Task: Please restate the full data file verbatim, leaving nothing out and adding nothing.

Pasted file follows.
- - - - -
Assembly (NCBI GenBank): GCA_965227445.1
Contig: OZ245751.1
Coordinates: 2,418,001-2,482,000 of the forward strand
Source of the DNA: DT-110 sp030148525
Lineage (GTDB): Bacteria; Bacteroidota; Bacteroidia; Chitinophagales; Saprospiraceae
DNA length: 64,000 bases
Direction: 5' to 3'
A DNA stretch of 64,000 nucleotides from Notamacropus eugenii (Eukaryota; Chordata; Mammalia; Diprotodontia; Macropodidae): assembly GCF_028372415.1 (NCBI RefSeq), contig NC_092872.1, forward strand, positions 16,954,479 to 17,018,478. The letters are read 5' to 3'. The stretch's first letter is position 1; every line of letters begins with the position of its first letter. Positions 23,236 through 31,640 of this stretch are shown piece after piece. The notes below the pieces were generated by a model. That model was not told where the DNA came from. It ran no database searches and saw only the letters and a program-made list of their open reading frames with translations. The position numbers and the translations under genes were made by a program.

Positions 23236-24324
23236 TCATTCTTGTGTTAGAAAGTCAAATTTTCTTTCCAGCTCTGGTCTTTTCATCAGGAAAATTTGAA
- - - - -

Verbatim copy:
Assembly (NCBI GenBank): GCA_965227445.1
Contig: OZ245751.1
Coordinates: 2,418,001-2,482,000 of the forward strand
Source of the DNA: DT-110 sp030148525
Lineage (GTDB): Bacteria; Bacteroidota; Bacteroidia; Chitinophagales; Saprospiraceae
DNA length: 64,000 bases
Direction: 5' to 3'
A DNA stretch of 64,000 nucleotides from Notamacropus eugenii (Eukaryota; Chordata; Mammalia; Diprotodontia; Macropodidae): assembly GCF_028372415.1 (NCBI RefSeq), contig NC_092872.1, forward strand, positions 16,954,479 to 17,018,478. The letters are read 5' to 3'. The stretch's first letter is position 1; every line of letters begins with the position of its first letter. Positions 23,236 through 31,640 of this stretch are shown piece after piece. The notes below the pieces were generated by a model. That model was not told where the DNA came from. It ran no database searches and saw only the letters and a program-made list of their open reading frames with translations. The position numbers and the translations under genes were made by a program.

Positions 23236-24324
23236 TCATTCTTGTGTTAGAAAGTCAAATTTTCTTTCCAGCTCTGGTCTTTTCATCAGGAAAATTTGAA